Ken and Bill grin like they won the lottery as they pose for a photo together in the middle of the long-fought over bridge “straddling the 17th parallel at the old DMZ.” During the war, Marines couldn’t have imagined walking across that bridge and surviving. Tens of thousands of American soldiers and millions of Vietnamese soldiers and civilians died in the battles over that geographic division.
The highlight of the trip is finding the house where the war nearly ended their lives.
Better to let Ehrhart tell what it meant in the way that has made his memoirs and other writings on the war widely read around the world.
“The house, which in 1968 had had a brick wall around it, has since been entirely refurbished,” Ehrhart noted. “Looking fresh, crisp, and bright, it appears to be no older than the six-story four-star hotel built in two sections behind it, the two wings of the hotel forming an L into which the house nestles. The grass lawn has been replaced by a tiled driveway and parking area with a motorscooter rental operation and an outdoor coffee shop.
“The house itself is now the business and administrative offices for the hotel, the Duy Tan (named for yet another emperor). A young woman inside who spoke English told us that the hotel had been built in 2004, but the house dated to 1920. That was the clincher. This was the place. We were so amazed to be here, alive and happy and 62 years old (well, Ken is 63), that we did not have the presence of mind to ask if we could go up to the very room itself. No matter. This was close enough.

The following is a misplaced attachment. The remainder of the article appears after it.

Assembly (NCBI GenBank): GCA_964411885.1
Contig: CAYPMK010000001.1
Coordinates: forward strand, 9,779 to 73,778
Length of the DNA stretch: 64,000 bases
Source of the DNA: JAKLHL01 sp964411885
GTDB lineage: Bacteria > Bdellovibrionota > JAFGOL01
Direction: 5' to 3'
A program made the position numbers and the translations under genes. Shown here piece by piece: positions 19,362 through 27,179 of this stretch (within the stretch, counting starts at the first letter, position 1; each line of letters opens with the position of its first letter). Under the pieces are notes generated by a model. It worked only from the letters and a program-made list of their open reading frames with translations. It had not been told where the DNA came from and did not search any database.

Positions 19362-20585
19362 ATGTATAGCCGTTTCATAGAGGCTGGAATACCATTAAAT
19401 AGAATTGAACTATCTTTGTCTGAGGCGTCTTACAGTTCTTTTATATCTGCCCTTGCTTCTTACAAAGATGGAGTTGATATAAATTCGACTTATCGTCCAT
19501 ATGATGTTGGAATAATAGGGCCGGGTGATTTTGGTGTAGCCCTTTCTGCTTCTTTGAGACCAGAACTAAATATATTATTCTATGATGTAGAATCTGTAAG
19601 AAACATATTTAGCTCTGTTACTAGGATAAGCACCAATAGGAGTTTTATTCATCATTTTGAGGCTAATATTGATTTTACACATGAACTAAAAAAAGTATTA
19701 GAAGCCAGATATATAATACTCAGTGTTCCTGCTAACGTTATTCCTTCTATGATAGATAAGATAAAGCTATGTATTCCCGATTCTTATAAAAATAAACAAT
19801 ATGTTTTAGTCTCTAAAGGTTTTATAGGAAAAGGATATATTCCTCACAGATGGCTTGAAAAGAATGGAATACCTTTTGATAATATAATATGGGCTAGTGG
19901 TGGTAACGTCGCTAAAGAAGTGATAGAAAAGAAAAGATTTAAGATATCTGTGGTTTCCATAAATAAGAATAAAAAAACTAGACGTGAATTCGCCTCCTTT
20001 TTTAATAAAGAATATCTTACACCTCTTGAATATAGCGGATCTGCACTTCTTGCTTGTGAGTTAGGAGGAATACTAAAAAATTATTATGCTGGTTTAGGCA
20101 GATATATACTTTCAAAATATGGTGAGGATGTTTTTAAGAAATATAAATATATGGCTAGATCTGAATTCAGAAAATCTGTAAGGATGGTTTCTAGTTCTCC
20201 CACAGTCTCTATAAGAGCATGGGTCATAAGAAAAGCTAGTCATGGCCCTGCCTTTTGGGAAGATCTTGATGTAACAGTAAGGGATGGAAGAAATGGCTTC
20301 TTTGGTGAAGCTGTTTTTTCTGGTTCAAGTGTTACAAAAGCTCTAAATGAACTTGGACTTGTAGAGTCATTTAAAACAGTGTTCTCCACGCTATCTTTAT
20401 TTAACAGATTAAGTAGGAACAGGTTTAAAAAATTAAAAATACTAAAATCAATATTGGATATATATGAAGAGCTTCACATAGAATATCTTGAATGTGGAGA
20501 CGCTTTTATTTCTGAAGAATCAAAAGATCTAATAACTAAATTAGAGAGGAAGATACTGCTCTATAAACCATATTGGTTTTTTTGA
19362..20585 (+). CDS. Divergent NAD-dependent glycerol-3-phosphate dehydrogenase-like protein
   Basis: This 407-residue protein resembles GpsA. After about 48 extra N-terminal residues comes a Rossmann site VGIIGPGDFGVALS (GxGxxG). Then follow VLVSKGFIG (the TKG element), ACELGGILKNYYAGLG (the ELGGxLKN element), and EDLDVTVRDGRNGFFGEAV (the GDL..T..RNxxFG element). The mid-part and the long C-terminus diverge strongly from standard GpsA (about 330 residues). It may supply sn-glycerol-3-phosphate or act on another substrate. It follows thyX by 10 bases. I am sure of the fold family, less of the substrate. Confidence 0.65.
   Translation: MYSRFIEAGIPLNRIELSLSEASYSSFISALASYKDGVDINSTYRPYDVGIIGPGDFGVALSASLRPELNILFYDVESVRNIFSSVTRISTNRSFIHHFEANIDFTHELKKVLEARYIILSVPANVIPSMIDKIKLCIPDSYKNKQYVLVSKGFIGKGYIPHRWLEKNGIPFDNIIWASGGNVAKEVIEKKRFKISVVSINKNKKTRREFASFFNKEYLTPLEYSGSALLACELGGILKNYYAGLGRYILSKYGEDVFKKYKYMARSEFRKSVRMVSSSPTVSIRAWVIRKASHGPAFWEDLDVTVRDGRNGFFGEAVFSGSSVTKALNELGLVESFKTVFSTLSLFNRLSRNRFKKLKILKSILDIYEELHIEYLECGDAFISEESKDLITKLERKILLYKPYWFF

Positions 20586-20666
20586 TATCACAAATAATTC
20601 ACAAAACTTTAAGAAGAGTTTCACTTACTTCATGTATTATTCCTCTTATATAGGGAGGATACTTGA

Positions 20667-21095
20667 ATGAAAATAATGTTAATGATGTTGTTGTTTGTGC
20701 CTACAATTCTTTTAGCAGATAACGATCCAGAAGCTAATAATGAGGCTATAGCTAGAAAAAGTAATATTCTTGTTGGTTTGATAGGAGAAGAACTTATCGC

“That evening, Anne, Ken, and I, accompanied by Sachiko Akama, the photographer who traveled with us, went for an evening cruise on the River of Perfumes. On board with us were eight Vietnamese singers and musicians in traditional garb who performed traditional Vietnamese folk music for us.
“When they were finished, they gave us each two paper bags with candles inside. The tradition is to light the candles, make a wish, and set the bags afloat on the river.
“I cannot begin to tell you how magical that evening was, how profoundly satisfying, especially for two ex-Marines who had nearly died only blocks from that river so many years ago.
“Later, standing on a balcony of the Mercure Hue Gerbera Hotel, Ken and I looked out over the city and the river bisecting it. We could see the huge red and yellow Vietnamese national flag flying above the Citadel, illuminated by floodlights, the university that had been used as a refugee center during the battle, the park that had been our helicopter landing zone, the roofs of what had been the MACV compound (Military Assistance Command, Vietnam), even a corner of that building we’d been in when we’d been wounded, now dwarfed by the hotel built around it. But the streets were crowded with noisy, jostling, energetic people on foot, on bicycles, in cars, in buses, and of course on scooters, scooters, and more scooters. Vendors hawked postcards and fresh bread and river tours. The river flowed with colorful tour boats.
“The bridge, with an unbroken stream of motorscooters going in both directions, blazed yellow to green to blue to purple to red and back to yellow. The Huda beer sign cast a neon ribbon across the water.
“We did not speak. There was nothing to say. This is what we had come to see. A country. Not a war.”